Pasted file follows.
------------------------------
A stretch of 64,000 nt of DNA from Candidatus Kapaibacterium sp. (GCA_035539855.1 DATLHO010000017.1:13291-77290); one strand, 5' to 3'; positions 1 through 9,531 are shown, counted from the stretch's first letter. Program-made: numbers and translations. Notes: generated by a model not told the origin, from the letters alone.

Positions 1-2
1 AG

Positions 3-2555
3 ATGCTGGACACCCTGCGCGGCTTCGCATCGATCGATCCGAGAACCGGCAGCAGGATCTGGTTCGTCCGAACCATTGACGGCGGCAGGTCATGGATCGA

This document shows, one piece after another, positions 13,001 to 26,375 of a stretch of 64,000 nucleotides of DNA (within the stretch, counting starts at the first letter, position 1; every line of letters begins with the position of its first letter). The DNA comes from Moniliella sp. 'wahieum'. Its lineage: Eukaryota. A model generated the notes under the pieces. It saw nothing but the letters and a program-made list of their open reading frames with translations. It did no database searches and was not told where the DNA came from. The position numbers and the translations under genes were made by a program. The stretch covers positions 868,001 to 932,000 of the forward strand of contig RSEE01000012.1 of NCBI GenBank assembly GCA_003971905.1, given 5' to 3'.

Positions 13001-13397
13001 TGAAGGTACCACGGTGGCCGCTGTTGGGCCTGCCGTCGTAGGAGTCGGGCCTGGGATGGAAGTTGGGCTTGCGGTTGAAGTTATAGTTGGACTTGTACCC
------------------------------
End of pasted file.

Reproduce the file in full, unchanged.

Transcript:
A stretch of 64,000 nt of DNA from Candidatus Kapaibacterium sp. (GCA_035539855.1 DATLHO010000017.1:13291-77290); one strand, 5' to 3'; positions 1 through 9,531 are shown, counted from the stretch's first letter. Program-made: numbers and translations. Notes: generated by a model not told the origin, from the letters alone.

Positions 1-2
1 AG

Positions 3-2555
3 ATGCTGGACACCCTGCGCGGCTTCGCATCGATCGATCCGAGAACCGGCAGCAGGATCTGGTTCGTCCGAACCATTGACGGCGGCAGGTCATGGATCGA

This document shows, one piece after another, positions 13,001 to 26,375 of a stretch of 64,000 nucleotides of DNA (within the stretch, counting starts at the first letter, position 1; every line of letters begins with the position of its first letter). The DNA comes from Moniliella sp. 'wahieum'. Its lineage: Eukaryota. A model generated the notes under the pieces. It saw nothing but the letters and a program-made list of their open reading frames with translations. It did no database searches and was not told where the DNA came from. The position numbers and the translations under genes were made by a program. The stretch covers positions 868,001 to 932,000 of the forward strand of contig RSEE01000012.1 of NCBI GenBank assembly GCA_003971905.1, given 5' to 3'.

Positions 13001-13397
13001 TGAAGGTACCACGGTGGCCGCTGTTGGGCCTGCCGTCGTAGGAGTCGGGCCTGGGATGGAAGTTGGGCTTGCGGTTGAAGTTATAGTTGGACTTGTACCC